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Urban brawlUrban brawl

Aviation journalist Mark R. Twombly writes from Southwest Florida.

Aviation journalist Mark R. Twombly writes from Southwest Florida.

After years of relative peace and quiet at our airport, where the enjoyable sound of whirling propellers and whining turbines draws only an occasional raspberry in the form of a noise complaint, it looks like things will be heating up. We're about to have serious neighbor problems.

The issue is one plaguing many airports in fast-growing urban areas — encroaching residential development.

We're pretty much surrounded by commercial activity — shopping centers and strip malls, light industry, retail stores, and car dealers. It's been that way forever, but it's about to change. A 19-acre tract of palmetto-studded land to the northeast of the airport may soon become a 475-unit residential condominium complex called Orchid Island.

The project will include several nine-story towers rising as high as 113 feet above ground level. Here's the rub: The towers will be about a half-mile from the approach end of Runway 23 and the departure end of Runway 5. That's our primary runway.

It doesn't take an urban land-planning degree to foresee the phone call that will be made within hours of the first resident moving in. "Hello, is this the airport? Who was flying that Piper Cub — or maybe it was a Learjet — that just zoomed right over the top of my new apartment? Was it crashing? Jeez, I thought it was going to fly right through my window! Tell that guy to steer clear of this place in the future. Tell him to land at some other airport. Tell all of them to go someplace else. I'm going to call the mayor, the governor, and my congressman!"

It is obvious to us that the condo project would generate noise complaints and pose safety issues, but there is another front-burner issue. It appears that the towers may be high enough to impact the approach path to Runway 23, especially the non-precision GPS instrument approach.

Before applying for building permits, the developers decided to petition the FAA to study the potential impact of the towers on the airport. The FAA has no authority to deny the project, but it could penalize the airport by ordering that the runway threshold be displaced. That would have the effect of restoring a normal glide path, but at the expense of shortening the landing length. If that sounds like convoluted logic, remember that the FAA is here to help.

Ironically, we at the airport were looking for just such a ruling. Displacing the threshold of the primary runway at the area's officially designated general aviation reliever airport, reducing its usable landing length from 6,406 feet to 4,904 feet, would be a very big deal. It would give us a strong argument locally to call for a reduction in the height of the towers. It might even convince the developer to look for a more suitable piece of property.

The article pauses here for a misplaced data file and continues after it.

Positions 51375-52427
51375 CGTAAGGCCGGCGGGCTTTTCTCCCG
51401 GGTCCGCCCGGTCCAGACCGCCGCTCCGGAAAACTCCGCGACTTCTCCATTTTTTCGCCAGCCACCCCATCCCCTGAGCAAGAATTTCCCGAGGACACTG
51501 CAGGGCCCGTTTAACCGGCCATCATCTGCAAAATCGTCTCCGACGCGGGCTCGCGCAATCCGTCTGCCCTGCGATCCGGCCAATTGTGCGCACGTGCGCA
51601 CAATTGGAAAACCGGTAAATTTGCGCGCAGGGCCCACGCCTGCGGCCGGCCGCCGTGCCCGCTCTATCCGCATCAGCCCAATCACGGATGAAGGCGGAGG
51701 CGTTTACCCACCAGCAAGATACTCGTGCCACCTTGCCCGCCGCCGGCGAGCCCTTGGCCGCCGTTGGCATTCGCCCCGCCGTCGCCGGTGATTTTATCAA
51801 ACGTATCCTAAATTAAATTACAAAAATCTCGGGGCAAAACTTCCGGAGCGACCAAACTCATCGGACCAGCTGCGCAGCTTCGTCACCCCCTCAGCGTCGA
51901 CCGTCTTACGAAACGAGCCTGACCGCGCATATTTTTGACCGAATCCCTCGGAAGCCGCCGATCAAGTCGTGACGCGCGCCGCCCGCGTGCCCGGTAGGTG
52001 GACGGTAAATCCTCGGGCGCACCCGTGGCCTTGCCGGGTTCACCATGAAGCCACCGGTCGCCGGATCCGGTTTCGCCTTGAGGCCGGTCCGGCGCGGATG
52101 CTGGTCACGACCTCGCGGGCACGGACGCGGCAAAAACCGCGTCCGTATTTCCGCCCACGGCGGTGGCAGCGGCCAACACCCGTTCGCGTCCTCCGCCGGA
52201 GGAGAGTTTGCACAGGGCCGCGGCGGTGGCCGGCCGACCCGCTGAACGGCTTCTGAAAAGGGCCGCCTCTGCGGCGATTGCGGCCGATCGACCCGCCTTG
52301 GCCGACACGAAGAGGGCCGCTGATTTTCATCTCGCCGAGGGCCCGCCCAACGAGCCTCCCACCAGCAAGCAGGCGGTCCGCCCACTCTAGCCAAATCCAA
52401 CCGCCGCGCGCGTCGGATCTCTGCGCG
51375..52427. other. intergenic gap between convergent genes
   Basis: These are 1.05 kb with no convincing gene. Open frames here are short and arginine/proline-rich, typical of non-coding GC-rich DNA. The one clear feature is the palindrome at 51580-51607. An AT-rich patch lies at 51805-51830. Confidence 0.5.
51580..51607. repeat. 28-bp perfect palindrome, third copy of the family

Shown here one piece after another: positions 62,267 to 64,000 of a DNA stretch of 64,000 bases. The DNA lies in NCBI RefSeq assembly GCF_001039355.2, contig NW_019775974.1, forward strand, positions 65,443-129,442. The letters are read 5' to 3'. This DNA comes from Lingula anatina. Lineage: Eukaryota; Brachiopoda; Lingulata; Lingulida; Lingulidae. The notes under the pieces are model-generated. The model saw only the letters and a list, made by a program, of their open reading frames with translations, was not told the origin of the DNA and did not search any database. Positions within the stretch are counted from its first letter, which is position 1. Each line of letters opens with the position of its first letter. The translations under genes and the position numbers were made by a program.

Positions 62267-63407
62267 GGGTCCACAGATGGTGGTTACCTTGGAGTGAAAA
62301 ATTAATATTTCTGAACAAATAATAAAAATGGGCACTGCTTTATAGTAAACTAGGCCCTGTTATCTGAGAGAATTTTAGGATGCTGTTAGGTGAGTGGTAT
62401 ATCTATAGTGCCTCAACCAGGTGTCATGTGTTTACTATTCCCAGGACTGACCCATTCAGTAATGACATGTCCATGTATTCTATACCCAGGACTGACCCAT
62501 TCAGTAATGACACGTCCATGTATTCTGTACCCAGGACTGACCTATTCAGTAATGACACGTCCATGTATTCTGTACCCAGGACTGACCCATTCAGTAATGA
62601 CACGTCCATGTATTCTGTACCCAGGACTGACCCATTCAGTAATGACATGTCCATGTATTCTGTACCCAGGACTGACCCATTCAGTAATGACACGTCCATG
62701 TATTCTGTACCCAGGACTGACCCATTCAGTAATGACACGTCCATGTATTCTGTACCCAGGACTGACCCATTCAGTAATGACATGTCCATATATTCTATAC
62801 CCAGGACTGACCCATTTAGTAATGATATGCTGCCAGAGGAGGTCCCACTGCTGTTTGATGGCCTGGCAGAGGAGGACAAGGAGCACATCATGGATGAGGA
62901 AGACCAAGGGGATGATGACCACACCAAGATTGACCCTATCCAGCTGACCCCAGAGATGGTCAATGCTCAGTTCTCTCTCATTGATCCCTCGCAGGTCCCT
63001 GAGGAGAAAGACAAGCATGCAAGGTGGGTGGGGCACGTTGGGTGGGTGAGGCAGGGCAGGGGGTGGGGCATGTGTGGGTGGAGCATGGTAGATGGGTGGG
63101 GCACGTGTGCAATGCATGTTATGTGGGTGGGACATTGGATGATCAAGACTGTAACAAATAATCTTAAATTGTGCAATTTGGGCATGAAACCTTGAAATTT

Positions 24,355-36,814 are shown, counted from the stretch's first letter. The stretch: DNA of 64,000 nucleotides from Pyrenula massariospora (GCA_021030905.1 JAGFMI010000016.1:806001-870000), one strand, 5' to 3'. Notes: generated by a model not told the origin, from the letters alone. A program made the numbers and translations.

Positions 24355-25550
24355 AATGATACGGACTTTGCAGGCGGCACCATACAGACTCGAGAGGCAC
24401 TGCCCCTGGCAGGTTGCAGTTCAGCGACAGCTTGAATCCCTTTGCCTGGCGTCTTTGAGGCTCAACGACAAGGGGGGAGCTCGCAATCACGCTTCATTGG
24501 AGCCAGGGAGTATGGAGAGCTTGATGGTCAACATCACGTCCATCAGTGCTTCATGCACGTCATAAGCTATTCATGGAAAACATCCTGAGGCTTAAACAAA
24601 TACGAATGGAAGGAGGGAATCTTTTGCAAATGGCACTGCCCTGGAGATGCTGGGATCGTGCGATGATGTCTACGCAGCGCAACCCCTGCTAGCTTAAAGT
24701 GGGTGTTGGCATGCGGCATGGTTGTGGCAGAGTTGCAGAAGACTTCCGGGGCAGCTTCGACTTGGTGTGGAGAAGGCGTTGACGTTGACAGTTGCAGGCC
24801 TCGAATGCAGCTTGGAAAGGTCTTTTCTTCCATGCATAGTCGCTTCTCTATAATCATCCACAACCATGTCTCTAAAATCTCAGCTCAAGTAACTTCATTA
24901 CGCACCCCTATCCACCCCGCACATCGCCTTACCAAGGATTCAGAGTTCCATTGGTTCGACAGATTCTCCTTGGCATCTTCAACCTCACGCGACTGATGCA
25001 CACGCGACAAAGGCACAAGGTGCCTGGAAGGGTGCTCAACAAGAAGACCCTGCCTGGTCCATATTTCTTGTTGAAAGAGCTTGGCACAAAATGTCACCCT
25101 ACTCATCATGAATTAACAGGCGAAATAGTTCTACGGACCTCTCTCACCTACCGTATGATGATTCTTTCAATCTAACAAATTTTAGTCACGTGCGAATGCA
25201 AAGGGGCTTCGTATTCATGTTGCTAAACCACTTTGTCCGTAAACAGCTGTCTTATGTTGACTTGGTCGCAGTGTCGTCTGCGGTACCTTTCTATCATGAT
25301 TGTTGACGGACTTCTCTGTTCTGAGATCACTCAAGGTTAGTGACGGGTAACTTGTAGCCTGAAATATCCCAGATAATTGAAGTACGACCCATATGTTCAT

The FAA study drew 18 public comments. Objections were filed by our airport users' group and airport flying clubs — one sent a letter signed by 40 members. Individual pilots and airplane owners objected, as did the airport authority and the Florida Department of Transportation's Aviation Office.

Despite the comments, the FAA ruled that the towers would "not be a hazard to air navigation." The towers would not impact IFR or VFR arrivals, according to the FAA, and the runway threshold would not have to be displaced.

Officials with Florida's DOT Aviation Office, which licenses airports in the state, say they apply different criteria from the FAA. Based on their analysis, the proposed condo towers would indeed constitute a hazard, therefore requiring threshold displacement. However, the state is standing down to allow the county, which owns the airport, to work things out with the city, which has jurisdiction over the land where the condos will be built. Meanwhile, with that FAA "no hazard" determination in hand, the architect for the project immediately filed for building permits.

I made a few inquiries recently to see where things stand. I called the architect's office and identified myself to the secretary as a pilot and airplane owner at the airport, and a columnist for an aviation publication. "He's in a meeting," she explained, "but I'll see if he wants to talk to you." I didn't expect that he would, given the airport community's opposition to the project.

He took the call, and asked which publication I write for. When I told him, he said proudly, "I'm a 30-year member of AOPA. I fly out of FXE [Fort Lauderdale Executive] and I've been into Page Field many times."

I was speechless. I had met the enemy, and doggone it if he isn't one of us. A nice guy, too, judging from our conversation. I asked him about the irony of a pilot representing a development that could have dire consequences for the airport. He said that he is an advocate of anything aviation, and that as a pilot he'd like to go along with those who oppose any development close to an airport. "But," he added, "reality is different."

He said he has hired a specialist to help design noise-attenuating features into the condos, including thicker windows. And, there will be full disclosure to purchasers about the proximity of the airport. Marketing of units has begun, he said, and a sales trailer may soon be parked on the site. The bulldozers move in as soon as the city issues a permit to clear the property.

"How much will the units sell for?" I asked. "Oh, they start at around $250,000 and go up from there." He mentioned penthouses, which I presume will be the most expensive. And why not? They'll have the best view — of the runway.

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